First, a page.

Cries from the Earth

Free Cries from the Earth by Terry C. Johnston

Book: Cries from the Earth by Terry C. Johnston Read Free Book Online
Authors: Terry C. Johnston
bring a blush to the soldier chief’s neck, that color climbing up his bearded cheeks like a swell of storm clouds.
    Cut-Off Arm said, “This is very bad advice you give the others, old man—so you best shut up. On account of your bad words, I am going to send you to Indian Territory. Look here, Joseph and White Bird appear to have good hearts, but it is plain your heart is very bad. You will be punished in the hot land of the Indian Territory until you have a good heart again, even if it takes years and years—”
    â€œDo not threaten me with your faraway land!” Toohoolhoolzote interrupted the soldier chief that instant a translation was made. “This is my land—where I was born, where I will fight, and where I will die if need be. Not in some hot, faraway—”
    â€œWhen I heard you were coming, I feared you would make trouble for the rest of these leaders,” the soldier chief grumbled peevishly. “You say you are not a medicine man, but you talk strongly on behalf of your religion. I think these people can see no good while you are their spokesman. You are telling them to resist what is law, telling them to fight what will be, to lose their horses and cattle and have unending trouble because of your hard-headed foolishness.”
    As the interpreter was translating, Howard stepped past Toohoolhoolzote and stopped before the other chiefs to say, “Will Joseph, White Bird, and Looking Glass go with me to pick out their land on the reservation? This old man will not go, so he must stay here with soldier chief Perry.”
    With the half-breed’s translation, Toohoolhoolzote stomped up to the soldier chief’s empty sleeve and demanded, “Are you trying to scare me about my physical body?”
    Cut-Off Arm glared down at him, turning squarely on the squat chief with his left hand raised into a claw, as if he intended to seize the old man as he growled, “For now I am going to leave your body right here with soldier chief Perry!”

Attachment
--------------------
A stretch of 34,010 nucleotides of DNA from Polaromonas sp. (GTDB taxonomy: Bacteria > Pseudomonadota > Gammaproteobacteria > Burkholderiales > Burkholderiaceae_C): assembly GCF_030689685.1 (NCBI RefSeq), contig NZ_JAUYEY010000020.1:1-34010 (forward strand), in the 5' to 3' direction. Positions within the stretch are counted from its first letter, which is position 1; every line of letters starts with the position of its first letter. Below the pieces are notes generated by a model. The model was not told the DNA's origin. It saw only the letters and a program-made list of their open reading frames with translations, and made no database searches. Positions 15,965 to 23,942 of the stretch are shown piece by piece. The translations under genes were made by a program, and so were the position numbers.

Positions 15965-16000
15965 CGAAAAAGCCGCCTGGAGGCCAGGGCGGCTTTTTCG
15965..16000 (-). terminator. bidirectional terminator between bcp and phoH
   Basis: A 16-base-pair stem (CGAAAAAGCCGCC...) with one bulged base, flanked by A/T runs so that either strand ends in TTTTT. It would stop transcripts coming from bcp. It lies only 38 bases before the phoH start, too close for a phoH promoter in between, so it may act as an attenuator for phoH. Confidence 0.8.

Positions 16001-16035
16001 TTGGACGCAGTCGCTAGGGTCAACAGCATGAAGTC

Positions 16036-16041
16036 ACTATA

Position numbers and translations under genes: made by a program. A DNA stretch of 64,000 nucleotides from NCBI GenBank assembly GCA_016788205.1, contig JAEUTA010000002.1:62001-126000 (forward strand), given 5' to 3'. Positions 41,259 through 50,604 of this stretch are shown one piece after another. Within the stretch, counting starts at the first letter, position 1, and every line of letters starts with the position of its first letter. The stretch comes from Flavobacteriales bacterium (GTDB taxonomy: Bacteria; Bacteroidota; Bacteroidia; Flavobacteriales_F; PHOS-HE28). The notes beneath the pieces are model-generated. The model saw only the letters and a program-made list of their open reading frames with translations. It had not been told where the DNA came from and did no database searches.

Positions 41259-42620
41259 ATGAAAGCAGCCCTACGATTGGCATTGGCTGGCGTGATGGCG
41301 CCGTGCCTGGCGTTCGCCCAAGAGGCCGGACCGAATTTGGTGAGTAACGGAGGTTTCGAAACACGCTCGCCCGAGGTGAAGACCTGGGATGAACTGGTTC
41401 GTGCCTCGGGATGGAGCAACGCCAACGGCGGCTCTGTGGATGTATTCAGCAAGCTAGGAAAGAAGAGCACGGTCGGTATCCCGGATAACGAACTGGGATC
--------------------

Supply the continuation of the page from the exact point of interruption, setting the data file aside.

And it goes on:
With that threat Toohoolhoolzote lunged backward, bent at the knees, clearly prepared to knock the soldier chief’s hand aside should Cut-Off Arm make his advance.
    Instead, the bearded white man wheeled around to shout orders to the other soldiers gathered there, most of them getting on their feet, too.
    â€œWhat did he just say to them?” Joseph demanded of the half-breed Reuben, unable to understand a word of that flurry of English.
    Reuben gulped. “He told them to bring a guard, so the guard can take the old man to the small iron house.”
    â€œSmall iron house?” Joseph repeated. “What is that?”
    â€œIron bars cover the windows, bars on the doors,” Reuben explained with fear in his eyes as they darted back and forth between Joseph’s and Toohoolhoolzote. His fingers started to pantomime the iron bars on the doors and windows. “But, hold on, now the soldier chief won’t wait for a guard to come—”
    At that instant Cut-Off Arm whirled on his heel and with his one hand clamped a lock on Toohoolhoolzote’s elbow, jerking the tewat into motion. “I will take you to the guardhouse myself!”
    The stunned chiefs sat frozen as the other white men and soldiers parted their ranks for Cut-Off Arm and the shaman. A few of the soldiers fell in behind their leader as he dragged the old chief away. A tense, stony silence settled over the council.
    Later, by the time Joseph spotted Cut-Off Arm returning across the open meadow that lay between the fort’s buildings, some of the women had quietly begun to keen behind their leaders. Closer and closer the soldiers came until Cut-Off Arm stopped once more, directly in front of Joseph and the other chiefs.
    Cut-Off Arm quickly glanced over the leaders, then spoke to his interpreter.
    â€œNow, I want you to ask these leaders if they are going to listen to that old troublemaker I took to the guardhouse myself …

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